The Whole Atmosphere Community Climate Model-eXtended

The Whole Atmosphere Community Climate Model with thermosphere and ionosphere extension (WACCM-X) is a general circulation model and part of the atmosphere components of the NCAR Community Earth System Model (CESM). The chemistry module is interactive with dynamical transport and exothermic heating (Kinnison et al., 2007). Photochemistry associated with ion species (O+, NO+, O2+, N2+ , N+, and metastable O+ states) is part of the chemistry package. Details of an earlier version of WACCM-X can be found in Liu et al. (2010). A recent version of WACCM-X (v.2.0) includes a more self-consistent ionosphere module that calculates electron and ion temperatures, ionospheric electrodynamics of wind dynamo, and O+ transport in the ionospheric F region. WACCM-X neutral dynamics has also recently been used to drive the SAMI3 model, for ionosphere/plasmasphere studies. In MAGE, the high- and mid-latitude forcing of the WACCM-X, including ion convection pattern and auroral precipitation, which is currently specified by empirical models, will be dynamically evolved using the outputs from the REMIX module coupled with GAMERA, RCM, SAMI3 and IPWM components of MAGE.

Vertical wind perturbations in the lower thermosphere (February) as resolved by high-resolution WACCM (~25 km horizontal resolution). Gravity waves from lower atmosphere, including deep convective systems (including tropical cyclones) and jets are visible from the simulation. [Liu et al., 2014].

WACCM-X v 2.0 can be configured either for free running (FR) climate simulations (lower atmosphere unconstrained), or with the lower-middle atmosphere constrained by reanalysis data and data assimilation for weather simulations. The dynamical core of the model has also been recently improved to represent the species dependency of specific heats and mean atmosphere mass in the thermosphere. Validation of WACCM-X v 2.0 shows good agreement with thermospheric and ionospheric observations, including the climatology, short-term variability, and during solar flares and geomagnetically disturbed periods (Liu, Bardeen, et al., 2018; Liu, Liu, et al., 2018). The most recent model version also includes updated model physics package featuring enhanced physical, chemical and aerosol parameterizations (Gettelman et al., 2019). In addition, a new dynamical core is being developed based on the spectral element (SE) method (Lauritzen et al., 2018) for WACCM-X. The grid system used with this dynamical core is the cubed-sphere grid, which has the advantage of being globally quasi-uniform. This affords good scalability and is particularly important for high-resolution simulations. The potential and feasibility of high-resolution simulations using SE with global quasi-uniform resolution of ~25 km has been demonstrated in previous studies (Liu et al., 2014). It can resolve gravity waves associated with meteorological sources (e.g. orography, convection, and jets) down to meso-alpha range (~200km) and up into the lower thermosphere. The high-resolution capability of WACCM-X makes it possible to resolve mesoscale and large-scale waves that can propagate into the upper atmosphere and affect the thermosphere and ionosphere state of different temporal and spatial scales and its responses to geospace storms.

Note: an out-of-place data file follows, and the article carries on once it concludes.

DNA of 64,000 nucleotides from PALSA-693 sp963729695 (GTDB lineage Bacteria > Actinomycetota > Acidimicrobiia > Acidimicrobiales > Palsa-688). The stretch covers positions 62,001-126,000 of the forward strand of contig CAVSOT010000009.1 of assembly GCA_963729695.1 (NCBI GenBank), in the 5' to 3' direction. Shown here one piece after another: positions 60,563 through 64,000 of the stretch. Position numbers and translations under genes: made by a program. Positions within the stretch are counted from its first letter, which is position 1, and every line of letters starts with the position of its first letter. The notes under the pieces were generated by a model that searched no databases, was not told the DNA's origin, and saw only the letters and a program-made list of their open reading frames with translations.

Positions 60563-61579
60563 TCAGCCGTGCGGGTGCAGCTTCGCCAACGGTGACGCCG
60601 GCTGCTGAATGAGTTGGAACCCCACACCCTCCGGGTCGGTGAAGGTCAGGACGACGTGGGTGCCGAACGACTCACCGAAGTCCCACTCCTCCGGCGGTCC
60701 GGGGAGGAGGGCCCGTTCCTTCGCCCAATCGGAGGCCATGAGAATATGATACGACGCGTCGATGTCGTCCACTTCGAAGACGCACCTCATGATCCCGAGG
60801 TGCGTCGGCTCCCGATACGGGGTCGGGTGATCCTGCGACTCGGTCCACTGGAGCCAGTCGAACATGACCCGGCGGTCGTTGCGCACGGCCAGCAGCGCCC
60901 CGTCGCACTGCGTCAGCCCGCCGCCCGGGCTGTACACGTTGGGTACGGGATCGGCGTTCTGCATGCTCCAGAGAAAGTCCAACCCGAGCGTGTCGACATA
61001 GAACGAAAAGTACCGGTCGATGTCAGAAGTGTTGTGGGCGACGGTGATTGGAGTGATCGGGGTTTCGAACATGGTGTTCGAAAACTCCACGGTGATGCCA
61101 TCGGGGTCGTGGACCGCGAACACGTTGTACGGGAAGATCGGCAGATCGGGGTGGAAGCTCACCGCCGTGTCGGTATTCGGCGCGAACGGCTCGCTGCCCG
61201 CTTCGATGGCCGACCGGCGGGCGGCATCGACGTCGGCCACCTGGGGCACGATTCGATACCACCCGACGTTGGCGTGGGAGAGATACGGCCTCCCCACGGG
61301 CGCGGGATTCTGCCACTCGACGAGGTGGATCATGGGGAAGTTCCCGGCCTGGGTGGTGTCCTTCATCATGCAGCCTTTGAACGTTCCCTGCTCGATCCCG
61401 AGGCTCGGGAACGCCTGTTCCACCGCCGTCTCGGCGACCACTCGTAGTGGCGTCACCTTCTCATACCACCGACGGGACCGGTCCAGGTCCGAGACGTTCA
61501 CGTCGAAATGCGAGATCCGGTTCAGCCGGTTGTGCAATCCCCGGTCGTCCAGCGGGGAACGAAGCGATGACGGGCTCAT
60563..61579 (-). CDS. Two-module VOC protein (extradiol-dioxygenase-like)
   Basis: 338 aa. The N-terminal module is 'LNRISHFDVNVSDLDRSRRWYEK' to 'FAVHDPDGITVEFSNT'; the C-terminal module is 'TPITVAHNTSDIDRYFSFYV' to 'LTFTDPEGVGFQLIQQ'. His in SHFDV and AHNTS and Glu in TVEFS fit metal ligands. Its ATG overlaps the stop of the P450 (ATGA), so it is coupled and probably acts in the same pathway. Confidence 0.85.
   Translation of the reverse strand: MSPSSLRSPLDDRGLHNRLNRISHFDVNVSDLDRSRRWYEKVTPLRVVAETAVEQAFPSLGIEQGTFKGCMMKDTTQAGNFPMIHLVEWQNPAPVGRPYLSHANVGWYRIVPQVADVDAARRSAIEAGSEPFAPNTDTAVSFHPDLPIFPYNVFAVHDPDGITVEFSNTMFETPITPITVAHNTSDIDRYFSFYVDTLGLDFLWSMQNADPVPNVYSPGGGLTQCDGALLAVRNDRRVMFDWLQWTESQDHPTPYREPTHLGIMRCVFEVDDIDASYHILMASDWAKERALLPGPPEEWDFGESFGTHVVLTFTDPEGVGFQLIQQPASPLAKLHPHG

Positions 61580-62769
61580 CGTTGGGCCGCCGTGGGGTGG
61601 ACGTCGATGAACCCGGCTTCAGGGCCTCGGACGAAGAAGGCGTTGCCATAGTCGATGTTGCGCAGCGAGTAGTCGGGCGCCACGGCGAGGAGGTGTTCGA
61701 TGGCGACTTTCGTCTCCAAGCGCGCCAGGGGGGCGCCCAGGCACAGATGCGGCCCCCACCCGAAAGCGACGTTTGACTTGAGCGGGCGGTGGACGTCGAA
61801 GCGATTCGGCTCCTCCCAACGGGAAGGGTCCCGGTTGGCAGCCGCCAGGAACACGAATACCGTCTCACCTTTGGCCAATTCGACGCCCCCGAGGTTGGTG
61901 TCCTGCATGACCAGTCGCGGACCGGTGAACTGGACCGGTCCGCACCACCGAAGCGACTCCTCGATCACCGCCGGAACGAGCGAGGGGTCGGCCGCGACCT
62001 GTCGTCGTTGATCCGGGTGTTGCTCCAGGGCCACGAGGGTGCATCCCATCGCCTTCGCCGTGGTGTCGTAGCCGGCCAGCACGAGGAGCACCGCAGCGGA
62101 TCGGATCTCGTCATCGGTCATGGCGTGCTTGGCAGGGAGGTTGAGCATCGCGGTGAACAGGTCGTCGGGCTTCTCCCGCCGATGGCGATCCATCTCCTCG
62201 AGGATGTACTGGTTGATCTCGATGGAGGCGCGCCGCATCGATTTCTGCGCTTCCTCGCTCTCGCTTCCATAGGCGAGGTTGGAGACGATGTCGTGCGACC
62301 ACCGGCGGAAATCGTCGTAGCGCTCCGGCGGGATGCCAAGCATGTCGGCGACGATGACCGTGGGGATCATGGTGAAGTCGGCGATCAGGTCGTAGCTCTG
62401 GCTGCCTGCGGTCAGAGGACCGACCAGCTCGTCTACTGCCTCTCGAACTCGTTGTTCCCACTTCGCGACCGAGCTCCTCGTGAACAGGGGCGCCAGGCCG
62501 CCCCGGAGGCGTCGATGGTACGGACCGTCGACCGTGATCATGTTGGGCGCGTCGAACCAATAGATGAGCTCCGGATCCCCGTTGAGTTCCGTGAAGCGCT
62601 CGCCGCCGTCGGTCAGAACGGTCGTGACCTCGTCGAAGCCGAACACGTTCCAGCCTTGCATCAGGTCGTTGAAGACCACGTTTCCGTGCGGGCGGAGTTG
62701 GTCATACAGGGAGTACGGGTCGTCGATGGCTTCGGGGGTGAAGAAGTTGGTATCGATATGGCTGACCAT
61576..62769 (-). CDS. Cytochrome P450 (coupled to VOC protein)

To better characterize the background atmosphere state and to enable research forecast, data assimilation capability has been developed by ingesting middle atmosphere temperature observations in WACCM-X. Data assimilation has been implemented in WACCM-X using the Data Assimilation Research Testbed (DART) ensemble Kalman filter (Pedatella et al., 2014; 2018). This provides the capability to constrain the model meteorology up to the lower thermosphere. Current capabilities of WACCM-X/DART include the assimilation of conventional meteorological observations in the troposphere and stratosphere, as well as satellite temperature observations from Aura MLS and TIMED/SABER between ~20-100 km. WACCM-X/DART has been demonstrated to capture the large scale variability in the mesosphere, including during sudden stratosphere warming and planetary wave events (Pedatella et al., 2014; Gu et al., 2017; Gan et al., 2018).


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